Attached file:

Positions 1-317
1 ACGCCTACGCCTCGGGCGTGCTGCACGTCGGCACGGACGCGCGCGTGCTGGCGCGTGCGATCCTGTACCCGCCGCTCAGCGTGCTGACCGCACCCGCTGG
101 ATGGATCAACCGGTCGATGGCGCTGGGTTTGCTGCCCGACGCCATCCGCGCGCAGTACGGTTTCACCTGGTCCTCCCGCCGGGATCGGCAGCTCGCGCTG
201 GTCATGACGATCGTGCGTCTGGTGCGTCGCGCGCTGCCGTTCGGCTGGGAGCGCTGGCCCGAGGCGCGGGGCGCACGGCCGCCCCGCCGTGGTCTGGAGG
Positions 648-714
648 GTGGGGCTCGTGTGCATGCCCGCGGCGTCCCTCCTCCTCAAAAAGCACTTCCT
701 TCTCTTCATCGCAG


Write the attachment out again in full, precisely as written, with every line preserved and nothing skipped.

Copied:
Positions 1-317
1 ACGCCTACGCCTCGGGCGTGCTGCACGTCGGCACGGACGCGCGCGTGCTGGCGCGTGCGATCCTGTACCCGCCGCTCAGCGTGCTGACCGCACCCGCTGG
101 ATGGATCAACCGGTCGATGGCGCTGGGTTTGCTGCCCGACGCCATCCGCGCGCAGTACGGTTTCACCTGGTCCTCCCGCCGGGATCGGCAGCTCGCGCTG
201 GTCATGACGATCGTGCGTCTGGTGCGTCGCGCGCTGCCGTTCGGCTGGGAGCGCTGGCCCGAGGCGCGGGGCGCACGGCCGCCCCGCCGTGGTCTGGAGG
Positions 648-714
648 GTGGGGCTCGTGTGCATGCCCGCGGCGTCCCTCCTCCTCAAAAAGCACTTCCT
701 TCTCTTCATCGCAG